Field and Beverley, JJ.
1. It is contended that the defendants are entitled to a right of occupancy in the yellow-coloured land as to which this appeal has been preferred, and also in the eleven days coloured white and lying to the west of the land coloured yellow. The Subordinate Judge has decided against the defendants in respect of this occupancy right upon the authority of two cases, one of which will be found in 25 W.R. 117, and the other in I.L.R. 4 Cal. 957. We think that the present case is distinguishable from both these cases. The report of the first case Cannan v. Kylas Chunder Roy Chowdhry is very brief. The judgment of Macpherson, J., is as follows: 'As regards the first ground of appeal, we think that there is nothing in it. It may be, or it may not be, that Mackilligan had acquired a right of occupancy in this land. But it is clear that the Agra Bank, which has been in possession only some six or seven years, cannot, merely as a transferee of Mackilligan's interest and relying on his previous possession, have any right of occupancy, unless the Bank's landlord has admitted that it has such a right.' In this passage the claim of the Agra Bank to a right of occupancy is negatived on two grounds, first, that the Bank had been in possession only six or seven years; and, secondly, that being the 'transferee of Mackilligan's interest, it was not entitled to any right of occupancy which he might have had. The learned Judge then proceeds: 'We are asked to declare that the Agra Bank has a right of occupancy as standing in the place of a certain indigo concern, which held this land for more than twelve years. But an 'indigo concern 'or' firm' has no corporate or legal existence which we can recognise in a suit like this. So far as the question of a right of occupancy is concerned, all that we can look at is occupancy by particular individuals; and as far as such occupation of this land goes, the present appeal fails.' The report does not show the particular facts of the case, with reference to which these observations of the learned Judge were made. We do not know who were the persons who constituted the indigo concern or firm, or whether their names were upon the record, or whether there was any evidence to show that these persons had held for twelve years after they had obtained possession. The second case is the case of Rai Komul Dossee v. Laidley. It is clear from the pottah given at page 958 that this was a case of an ijara lease, and that it was not like the present case, which is a case of a jotedari lease, that is, a cultivating lease. This being so, any observations that were made in the judgment in that case with respect to the rights of a ryot were obiter dicta. Referring to the case of Cannan v. Kylash Chunder Roy Chowdhry, Jackson, J. said: 'In those observations we concur, and it would be impossible, we think, to hold that a firm or partnership could take a grant of land, and by arrangement amongst themselves, continuing for a series of years by changes in the partnership, hand over the land from one person to another under the guise of a right of occupancy.' These remarks are, we doubt not, quite correct as applied to the facts of that particular case; but at the same time we must bear in mind that as that lease was an ijara lease (a lease of an interest intermediate between the zamindar and the cultivator), they were obiter dicta and are not binding as a precedent. The learned Judge proceeds: 'What the firm of Robert Watson & Co. took from the zamindar in this case was not a ryot's tenure for the purpose of ordinary agricultural use. It was a tract of land amounting to an estate to be worked by them by means of capital for the purpose of carrying out a particular speculation.' These latter observations have, in our opinion, no application to the facts of the case now before us, and we think, therefore, that neither of the two precedents quoted is on all fours with the case which we have to decide. The lease in the present case runs as follows: (Here followed the lease as set out above). We think this lease is on the face of it a cultivating lease, and that this question is not affected by the fact that the cultivation was to be that of indigo, or that the lessees happened to be manufacturers of the indigo when cultivated. The test of a ryotee lease adopted in many decisions of this Court, and now accepted by the Legislature, is whether the lease was originally granted for the purpose of cultivation, and if it was granted for that purpose it is none the less a ryotee lease, though the lessee may happen subsequently to sublet. We think then that this lease was a cultivating lease-a lease granted to the lessees for the purpose of cultivating indigo; and so long as cultivation is contemplated, we think it is immaterial whether the cultivation intended is that of rice, jute, indigo or other crop. But then it is said that this was a lease granted to the firm of Robert Watson & Co., and under such a lease particular individuals cannot acquire a right of occupancy. If this lease had been drawn up by skilled legal agency, instead of Robert Watson & Co., there would have been inserted the names of the persons who then were members of that partnership. But inasmuch as the names of these persons could be ascertained on the principle id certumest quod certwm reddi potest, we think that this must be taken to be a lease to the individuals who were at that' time members of the firm of Robert Watson & Co. If the lessees happened to be Hindus or Mahomedans, we think it would have been impossible to contend that occupation by them for more than twelve years under this lease granted for the purpose of cultivation would not have conferred upon them a right of occupancy, there being no clause in the lease to bar the acquisition of that right; and we think that the same result will follow in the case of lessees who happen to be Englishmen engaged in the manufacture of indigo, seeing that they cultivated the indigo in order to manufacture it. If it had been pleaded that the original grantees under the lease were all of them dead, that they had died either before the expiry of twelve years from the commencement of their possession under the lease, or after a right of occupancy had been acquired by them by twelve years occupation; and if it were further contended either that the period of less than twelve years during which the original grantees were in possession could not be added, to the other subsequent period during which persons subsequently admitted as members of the firm were in possession, in order to make up the statutory period of twelve years; or, again, that the right of occupancy acquired by the original grantees by twelve years possession could not be transmitted, or transferred, to persons subsequently admitted as members of the firm--then, in either of these cases, a question would have been raised which must have been tried and determined; and it might well have been argued that in order to make up the statutory period necessary to confer a right of occupancy, occupation of less than twelve years by the original grantees 'could not be added to any period of occupation by persons subsequently admitted as members of the firm; or, again, that a right of occupancy acquired by the original grantees could not be transmitted or transferred to persons subsequently admitted as members of the firm. But no such plea has been made, and no such question has been raised; and we think that we ought not to assume, in the absence of pleading and evidence, that the whole of the grantees of 1267 are dead; that they died either before the completion of the twelve years occupation, or that, having died after acquiring a right of occupancy by twelve years occupation, such right could not, according to the custom of the locality, be transmitted or transferred to persons subsequently admitted as members of the firm. In our view of the case we think that the grantees under these pottahs being pottahs for cultivation, pottah of the nature of ryoti pottahs, could have acquired a right of occupancy. There is nothing to show and no allegation that the original grantees who entered upon possession are dead, and if they have since held or cultivated (and this cultivation may have been by their servants, or through sub-tenants, bhag-jotedars and the like) they have acquired a right of occupancy. The facts of the two cases quoted to us have no similarity to the facts of the case with which we have to deal, and we think that the law there laid down does not apply.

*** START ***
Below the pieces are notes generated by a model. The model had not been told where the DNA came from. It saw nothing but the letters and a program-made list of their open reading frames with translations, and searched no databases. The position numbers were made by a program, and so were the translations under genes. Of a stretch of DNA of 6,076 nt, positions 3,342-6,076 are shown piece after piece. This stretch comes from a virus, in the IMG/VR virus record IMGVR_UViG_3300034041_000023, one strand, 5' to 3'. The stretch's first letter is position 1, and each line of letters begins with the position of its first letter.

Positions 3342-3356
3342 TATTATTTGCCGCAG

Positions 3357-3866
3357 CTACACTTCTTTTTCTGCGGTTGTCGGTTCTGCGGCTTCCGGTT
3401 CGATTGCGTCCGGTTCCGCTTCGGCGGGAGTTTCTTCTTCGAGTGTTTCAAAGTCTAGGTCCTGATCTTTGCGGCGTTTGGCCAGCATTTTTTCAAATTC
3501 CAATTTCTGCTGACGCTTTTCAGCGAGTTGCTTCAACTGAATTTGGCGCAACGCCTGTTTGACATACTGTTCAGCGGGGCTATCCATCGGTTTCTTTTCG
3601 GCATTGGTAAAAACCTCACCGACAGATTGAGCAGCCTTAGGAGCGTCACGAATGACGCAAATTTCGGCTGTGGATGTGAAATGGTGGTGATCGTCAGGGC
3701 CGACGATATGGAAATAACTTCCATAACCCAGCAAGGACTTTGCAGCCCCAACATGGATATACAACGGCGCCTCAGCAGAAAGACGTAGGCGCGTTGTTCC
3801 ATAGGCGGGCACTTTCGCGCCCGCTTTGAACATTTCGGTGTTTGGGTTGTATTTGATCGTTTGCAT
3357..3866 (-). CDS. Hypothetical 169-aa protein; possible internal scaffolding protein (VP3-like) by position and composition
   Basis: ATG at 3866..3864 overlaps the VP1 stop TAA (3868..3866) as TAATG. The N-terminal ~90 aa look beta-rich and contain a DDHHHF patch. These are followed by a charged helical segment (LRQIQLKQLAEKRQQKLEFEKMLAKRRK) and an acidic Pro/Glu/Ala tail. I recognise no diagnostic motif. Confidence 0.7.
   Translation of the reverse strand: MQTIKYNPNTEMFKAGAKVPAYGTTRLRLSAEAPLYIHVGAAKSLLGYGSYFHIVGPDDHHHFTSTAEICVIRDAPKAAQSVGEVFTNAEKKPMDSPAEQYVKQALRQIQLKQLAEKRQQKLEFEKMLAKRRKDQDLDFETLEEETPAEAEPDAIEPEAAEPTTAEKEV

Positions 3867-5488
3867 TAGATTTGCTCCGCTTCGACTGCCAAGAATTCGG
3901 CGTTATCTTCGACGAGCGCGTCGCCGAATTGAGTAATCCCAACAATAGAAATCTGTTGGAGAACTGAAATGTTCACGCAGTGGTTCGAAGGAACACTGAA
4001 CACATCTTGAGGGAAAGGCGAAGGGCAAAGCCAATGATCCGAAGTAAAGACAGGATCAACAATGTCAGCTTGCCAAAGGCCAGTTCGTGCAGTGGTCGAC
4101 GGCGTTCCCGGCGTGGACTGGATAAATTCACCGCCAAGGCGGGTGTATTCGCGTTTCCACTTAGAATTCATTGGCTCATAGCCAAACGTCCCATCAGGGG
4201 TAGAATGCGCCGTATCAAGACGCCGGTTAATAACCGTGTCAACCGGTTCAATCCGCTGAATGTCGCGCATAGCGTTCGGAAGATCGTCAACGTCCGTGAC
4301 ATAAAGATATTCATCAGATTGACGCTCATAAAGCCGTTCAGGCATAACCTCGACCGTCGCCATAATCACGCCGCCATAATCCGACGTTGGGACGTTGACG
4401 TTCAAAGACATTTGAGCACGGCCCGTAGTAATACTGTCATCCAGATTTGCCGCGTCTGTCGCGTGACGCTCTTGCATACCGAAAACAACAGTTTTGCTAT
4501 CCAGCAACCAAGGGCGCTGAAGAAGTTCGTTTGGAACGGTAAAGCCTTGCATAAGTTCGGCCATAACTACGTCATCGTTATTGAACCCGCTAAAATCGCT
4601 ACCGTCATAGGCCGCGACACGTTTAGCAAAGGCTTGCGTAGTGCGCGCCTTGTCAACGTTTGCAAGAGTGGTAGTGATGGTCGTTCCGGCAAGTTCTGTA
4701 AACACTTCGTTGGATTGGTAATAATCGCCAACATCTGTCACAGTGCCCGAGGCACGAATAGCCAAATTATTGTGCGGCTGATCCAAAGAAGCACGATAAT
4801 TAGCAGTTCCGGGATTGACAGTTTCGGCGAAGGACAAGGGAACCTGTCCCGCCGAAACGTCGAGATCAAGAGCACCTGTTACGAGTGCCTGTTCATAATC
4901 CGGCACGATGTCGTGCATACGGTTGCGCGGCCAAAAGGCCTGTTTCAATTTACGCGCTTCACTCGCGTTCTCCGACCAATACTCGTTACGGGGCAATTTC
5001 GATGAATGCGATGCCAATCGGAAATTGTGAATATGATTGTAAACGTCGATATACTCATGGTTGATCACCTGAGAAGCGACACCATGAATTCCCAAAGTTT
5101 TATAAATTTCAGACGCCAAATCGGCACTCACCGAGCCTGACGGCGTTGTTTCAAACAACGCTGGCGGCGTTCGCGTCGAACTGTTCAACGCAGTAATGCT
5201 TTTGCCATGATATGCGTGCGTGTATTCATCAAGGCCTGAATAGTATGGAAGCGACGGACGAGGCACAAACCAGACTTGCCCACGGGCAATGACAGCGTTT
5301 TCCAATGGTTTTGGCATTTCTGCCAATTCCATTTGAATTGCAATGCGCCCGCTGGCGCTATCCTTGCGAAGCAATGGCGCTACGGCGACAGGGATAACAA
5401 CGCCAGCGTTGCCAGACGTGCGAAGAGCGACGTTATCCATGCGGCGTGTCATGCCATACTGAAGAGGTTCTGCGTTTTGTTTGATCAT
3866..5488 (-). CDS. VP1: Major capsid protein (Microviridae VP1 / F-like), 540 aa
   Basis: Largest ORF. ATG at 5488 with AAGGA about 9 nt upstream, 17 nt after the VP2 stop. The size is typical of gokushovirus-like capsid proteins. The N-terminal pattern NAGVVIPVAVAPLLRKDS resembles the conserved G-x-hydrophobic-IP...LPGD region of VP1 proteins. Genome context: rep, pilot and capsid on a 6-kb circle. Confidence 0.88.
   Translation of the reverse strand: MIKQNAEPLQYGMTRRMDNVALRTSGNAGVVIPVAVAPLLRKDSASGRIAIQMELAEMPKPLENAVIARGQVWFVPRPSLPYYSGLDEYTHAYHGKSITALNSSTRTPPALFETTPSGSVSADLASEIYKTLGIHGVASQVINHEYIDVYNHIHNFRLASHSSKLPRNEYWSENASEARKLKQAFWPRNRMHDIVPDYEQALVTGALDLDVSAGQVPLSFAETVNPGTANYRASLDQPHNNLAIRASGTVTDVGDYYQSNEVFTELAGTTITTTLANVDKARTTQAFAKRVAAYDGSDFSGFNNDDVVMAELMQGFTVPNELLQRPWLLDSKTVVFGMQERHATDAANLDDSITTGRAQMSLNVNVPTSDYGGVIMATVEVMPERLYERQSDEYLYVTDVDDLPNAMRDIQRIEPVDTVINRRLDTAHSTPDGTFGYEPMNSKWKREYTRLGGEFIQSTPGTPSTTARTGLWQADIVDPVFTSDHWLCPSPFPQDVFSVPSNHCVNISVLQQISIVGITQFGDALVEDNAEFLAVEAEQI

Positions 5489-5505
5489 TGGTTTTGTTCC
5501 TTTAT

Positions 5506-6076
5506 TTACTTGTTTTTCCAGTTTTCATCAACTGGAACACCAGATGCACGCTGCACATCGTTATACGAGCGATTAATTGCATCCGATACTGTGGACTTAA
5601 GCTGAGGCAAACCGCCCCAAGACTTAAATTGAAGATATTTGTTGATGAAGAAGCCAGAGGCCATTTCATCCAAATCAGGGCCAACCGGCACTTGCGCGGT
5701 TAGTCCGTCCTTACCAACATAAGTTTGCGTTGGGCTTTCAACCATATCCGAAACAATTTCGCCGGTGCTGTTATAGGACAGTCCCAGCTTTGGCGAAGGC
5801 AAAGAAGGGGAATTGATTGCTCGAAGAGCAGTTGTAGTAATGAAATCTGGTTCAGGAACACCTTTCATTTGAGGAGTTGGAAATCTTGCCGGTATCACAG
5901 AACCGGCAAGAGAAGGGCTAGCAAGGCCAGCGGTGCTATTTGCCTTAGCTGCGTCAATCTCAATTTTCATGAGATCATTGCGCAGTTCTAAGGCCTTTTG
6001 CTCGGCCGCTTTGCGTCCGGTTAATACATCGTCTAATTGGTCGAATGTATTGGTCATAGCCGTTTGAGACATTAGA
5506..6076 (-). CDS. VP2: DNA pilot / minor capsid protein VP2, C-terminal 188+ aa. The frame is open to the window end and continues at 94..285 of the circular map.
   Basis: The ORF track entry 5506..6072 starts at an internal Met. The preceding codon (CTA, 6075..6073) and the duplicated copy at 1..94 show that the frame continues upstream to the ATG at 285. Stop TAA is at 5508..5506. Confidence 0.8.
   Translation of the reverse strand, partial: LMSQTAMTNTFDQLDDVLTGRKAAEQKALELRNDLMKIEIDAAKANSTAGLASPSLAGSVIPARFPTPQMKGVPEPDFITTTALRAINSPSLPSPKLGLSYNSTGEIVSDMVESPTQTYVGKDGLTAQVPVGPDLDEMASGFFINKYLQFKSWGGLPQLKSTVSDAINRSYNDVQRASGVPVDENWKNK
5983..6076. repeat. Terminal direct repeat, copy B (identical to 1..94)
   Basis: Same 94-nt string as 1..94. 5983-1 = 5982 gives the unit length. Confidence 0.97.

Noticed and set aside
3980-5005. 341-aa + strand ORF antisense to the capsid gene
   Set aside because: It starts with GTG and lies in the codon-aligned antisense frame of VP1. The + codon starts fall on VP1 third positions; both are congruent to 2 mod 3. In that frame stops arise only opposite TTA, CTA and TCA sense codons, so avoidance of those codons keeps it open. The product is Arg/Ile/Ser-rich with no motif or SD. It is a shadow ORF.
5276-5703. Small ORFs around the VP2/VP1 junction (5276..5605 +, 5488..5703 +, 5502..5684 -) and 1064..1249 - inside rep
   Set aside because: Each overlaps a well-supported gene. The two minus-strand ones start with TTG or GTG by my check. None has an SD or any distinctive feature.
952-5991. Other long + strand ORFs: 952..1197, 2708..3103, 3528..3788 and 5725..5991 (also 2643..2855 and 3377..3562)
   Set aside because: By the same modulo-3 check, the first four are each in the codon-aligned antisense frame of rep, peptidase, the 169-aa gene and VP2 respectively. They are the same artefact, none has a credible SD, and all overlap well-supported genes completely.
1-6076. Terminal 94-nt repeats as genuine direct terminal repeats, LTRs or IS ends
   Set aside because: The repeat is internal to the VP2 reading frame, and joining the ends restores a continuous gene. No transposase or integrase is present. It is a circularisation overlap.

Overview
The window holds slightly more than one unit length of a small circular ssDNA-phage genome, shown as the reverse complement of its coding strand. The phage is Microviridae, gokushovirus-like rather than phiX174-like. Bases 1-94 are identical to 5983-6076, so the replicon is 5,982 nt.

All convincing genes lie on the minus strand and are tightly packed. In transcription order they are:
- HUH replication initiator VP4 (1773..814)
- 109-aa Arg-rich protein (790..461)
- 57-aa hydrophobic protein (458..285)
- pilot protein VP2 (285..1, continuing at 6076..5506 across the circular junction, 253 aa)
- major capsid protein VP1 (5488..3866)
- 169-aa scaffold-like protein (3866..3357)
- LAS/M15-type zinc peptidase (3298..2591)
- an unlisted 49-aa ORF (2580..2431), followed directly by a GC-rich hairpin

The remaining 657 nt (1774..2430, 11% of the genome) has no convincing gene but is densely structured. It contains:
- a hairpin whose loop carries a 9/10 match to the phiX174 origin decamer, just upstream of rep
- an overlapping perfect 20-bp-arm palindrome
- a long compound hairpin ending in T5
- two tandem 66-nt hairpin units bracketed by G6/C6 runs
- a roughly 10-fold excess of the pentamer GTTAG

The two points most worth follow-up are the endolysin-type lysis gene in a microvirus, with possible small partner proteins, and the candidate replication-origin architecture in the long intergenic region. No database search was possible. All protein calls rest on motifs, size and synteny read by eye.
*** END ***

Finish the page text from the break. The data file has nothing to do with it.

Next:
2. We, therefore, come to the conclusion that the defendants, having been for more than twelve years in the occupation of this land as cultivators, have acquired a right of occupancy therein. In this view we must reverse so much of the decree of the lower Court as declares the defendants not entitled to a right of occupancy in the lands which have been declared to form a portion of the plaintiff's estate, and we must further set aside so much of the decree of the Court below as awards to the plaintiff's mesne profits in respect of this land.